RankCountry/Trade EntityU.S. Import Share (1989)
1🇯🇵 Japan19.8%
2🇨🇦 Canada18.6%
3🇲🇽 Mexico5.7%
4🇹🇼 Taiwan5.1%
5🇰🇷 South Korea4.2%
6🇨🇳 China2.5%
7🇹🇭 Thailand0.9%
8🇮🇳 India0.7%
9🇻🇳 Vietnam0.0%

Note: The EU was formally established in 1993.

Meanwhile, since the 2010s, countries in South and Southeast Asia have taken up a larger share of U.S. imports, filling out the bottom half of the top 10, reflecting shifting bases of global manufacturing.

U.S. Trade Deficits

The U.S. imports more than it exports to all its top trade partners, and as a result had a total trade deficit of nearly $700 billion by the second quarter of 2023. This is not out of pocket—the country has logged an annual trade deficit for much of its history post-WWII.

RankCountry/Trade EntityDeficit ($ Billions)
1🇨🇳 China-$181.8
2🇪🇺 EU-$139.3
3🇲🇽 Mexico-$100.7
4🇻🇳 Vietnam-$66.7
5🇯🇵 Japan-$45.8
6🇨🇦 Canada-$42.4
7🇰🇷 South Korea-$34.7
8🇹🇼 Taiwan-$29.9
9🇮🇳 India-$28.8
10🇹🇭 Thailand-$26.7

Source: U.S. Census Bureau, Foreign-Trade Balance (EU), Foreign Trade Statistics (Top 10).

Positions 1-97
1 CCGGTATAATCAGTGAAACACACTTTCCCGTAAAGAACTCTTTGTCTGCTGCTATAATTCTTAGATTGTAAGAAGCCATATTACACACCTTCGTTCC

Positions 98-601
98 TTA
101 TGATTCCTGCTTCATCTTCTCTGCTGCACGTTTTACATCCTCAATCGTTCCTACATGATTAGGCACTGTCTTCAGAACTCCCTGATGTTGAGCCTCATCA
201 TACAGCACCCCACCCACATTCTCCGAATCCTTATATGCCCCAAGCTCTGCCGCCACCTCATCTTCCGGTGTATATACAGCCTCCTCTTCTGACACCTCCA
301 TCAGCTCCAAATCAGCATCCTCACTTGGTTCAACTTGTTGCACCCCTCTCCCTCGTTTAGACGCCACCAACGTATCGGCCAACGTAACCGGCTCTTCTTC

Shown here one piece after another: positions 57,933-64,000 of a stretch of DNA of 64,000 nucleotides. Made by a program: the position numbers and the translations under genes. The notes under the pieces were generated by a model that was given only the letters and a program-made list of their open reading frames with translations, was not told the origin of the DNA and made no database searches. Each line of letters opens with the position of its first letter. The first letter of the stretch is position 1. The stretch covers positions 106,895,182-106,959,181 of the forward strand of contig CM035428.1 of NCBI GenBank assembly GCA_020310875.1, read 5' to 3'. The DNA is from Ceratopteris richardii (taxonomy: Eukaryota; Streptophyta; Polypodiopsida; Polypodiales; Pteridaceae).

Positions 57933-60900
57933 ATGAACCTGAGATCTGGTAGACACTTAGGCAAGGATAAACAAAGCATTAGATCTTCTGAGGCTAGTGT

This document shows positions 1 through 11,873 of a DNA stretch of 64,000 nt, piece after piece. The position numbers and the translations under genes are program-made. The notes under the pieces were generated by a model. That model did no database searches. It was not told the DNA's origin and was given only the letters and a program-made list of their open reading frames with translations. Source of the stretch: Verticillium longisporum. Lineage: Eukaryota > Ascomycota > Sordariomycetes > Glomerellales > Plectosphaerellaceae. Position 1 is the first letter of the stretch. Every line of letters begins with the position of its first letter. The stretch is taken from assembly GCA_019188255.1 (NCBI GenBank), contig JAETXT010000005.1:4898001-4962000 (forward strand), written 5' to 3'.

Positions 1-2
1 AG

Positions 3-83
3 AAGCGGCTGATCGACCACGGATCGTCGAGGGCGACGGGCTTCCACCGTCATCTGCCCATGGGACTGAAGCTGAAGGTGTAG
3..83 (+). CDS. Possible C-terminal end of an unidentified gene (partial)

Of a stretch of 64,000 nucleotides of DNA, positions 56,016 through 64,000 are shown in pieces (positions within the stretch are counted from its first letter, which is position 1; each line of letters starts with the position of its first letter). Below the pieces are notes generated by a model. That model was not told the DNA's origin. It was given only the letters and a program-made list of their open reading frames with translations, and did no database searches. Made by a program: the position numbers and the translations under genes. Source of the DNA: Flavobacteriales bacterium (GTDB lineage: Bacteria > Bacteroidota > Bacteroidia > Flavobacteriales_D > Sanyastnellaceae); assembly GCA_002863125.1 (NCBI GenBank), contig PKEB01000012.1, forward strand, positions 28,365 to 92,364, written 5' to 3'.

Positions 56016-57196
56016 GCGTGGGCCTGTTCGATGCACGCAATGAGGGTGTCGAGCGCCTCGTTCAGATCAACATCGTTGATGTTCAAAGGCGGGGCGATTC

Economists argue that this deficit is a reflection of the low saving rate in the economy, where demand for goods is driven by borrowing. At the same time this allows the country to maintain robust economic growth that it perhaps would not have achieved with a higher saving rate.

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Real Estate

Charted: U.S. Median House Prices vs. Income

We chart the ever-widening gap between median incomes and the median price of houses in America, using data from the Federal Reserve from 1984 to 2022.

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A cropped chart with the ever-widening gap between median house prices vs. income in America, using data from the Federal Reserve from 1984 to 2022.

Houses in America Now Cost Six Times the Median Income

This was originally posted on our Voronoi app. Download the app for free on iOS or Android and discover incredible data-driven charts from a variety of trusted sources.

As of 2023, an American household hoping to buy a median-priced home, needs to make at least $100,000 a year. In some cities, they need to make nearly 3–4x that amount.